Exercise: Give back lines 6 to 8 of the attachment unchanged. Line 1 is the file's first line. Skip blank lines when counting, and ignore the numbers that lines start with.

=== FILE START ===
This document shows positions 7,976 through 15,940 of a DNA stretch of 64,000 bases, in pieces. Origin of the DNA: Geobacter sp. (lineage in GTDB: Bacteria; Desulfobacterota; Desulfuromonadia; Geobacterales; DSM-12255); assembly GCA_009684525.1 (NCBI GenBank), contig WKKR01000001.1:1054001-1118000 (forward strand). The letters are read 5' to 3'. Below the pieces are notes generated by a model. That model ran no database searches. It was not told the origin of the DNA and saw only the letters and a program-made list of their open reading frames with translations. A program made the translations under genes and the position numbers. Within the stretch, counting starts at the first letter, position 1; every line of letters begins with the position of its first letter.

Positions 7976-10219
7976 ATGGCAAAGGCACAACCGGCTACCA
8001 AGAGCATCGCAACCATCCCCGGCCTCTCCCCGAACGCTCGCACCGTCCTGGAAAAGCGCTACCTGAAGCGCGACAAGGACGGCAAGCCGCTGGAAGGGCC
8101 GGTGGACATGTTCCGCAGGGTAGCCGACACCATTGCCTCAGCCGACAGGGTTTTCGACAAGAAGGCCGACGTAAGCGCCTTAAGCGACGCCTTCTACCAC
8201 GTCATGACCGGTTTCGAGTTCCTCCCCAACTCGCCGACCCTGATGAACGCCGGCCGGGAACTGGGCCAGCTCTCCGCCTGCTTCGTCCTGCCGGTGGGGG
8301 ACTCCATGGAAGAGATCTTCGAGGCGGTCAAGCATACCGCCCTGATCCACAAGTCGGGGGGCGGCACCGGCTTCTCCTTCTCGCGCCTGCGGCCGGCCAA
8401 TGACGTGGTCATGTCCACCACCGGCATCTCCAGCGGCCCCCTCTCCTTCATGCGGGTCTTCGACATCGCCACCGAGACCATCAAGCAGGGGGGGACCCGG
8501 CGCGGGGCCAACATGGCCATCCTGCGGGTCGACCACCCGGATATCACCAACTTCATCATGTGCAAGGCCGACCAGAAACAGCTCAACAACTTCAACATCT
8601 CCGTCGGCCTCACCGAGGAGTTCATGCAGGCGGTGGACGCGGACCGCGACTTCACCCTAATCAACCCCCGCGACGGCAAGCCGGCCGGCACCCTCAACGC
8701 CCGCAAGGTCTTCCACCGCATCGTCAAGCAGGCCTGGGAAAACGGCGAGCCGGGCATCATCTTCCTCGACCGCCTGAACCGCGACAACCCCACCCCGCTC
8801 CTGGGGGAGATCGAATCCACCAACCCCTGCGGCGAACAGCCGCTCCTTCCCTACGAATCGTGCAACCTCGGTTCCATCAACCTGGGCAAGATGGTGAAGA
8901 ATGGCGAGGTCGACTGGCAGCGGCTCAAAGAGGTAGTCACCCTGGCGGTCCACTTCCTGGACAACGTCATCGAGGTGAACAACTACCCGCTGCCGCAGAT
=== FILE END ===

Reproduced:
8201 GTCATGACCGGTTTCGAGTTCCTCCCCAACTCGCCGACCCTGATGAACGCCGGCCGGGAACTGGGCCAGCTCTCCGCCTGCTTCGTCCTGCCGGTGGGGG
8301 ACTCCATGGAAGAGATCTTCGAGGCGGTCAAGCATACCGCCCTGATCCACAAGTCGGGGGGCGGCACCGGCTTCTCCTTCTCGCGCCTGCGGCCGGCCAA
8401 TGACGTGGTCATGTCCACCACCGGCATCTCCAGCGGCCCCCTCTCCTTCATGCGGGTCTTCGACATCGCCACCGAGACCATCAAGCAGGGGGGGACCCGG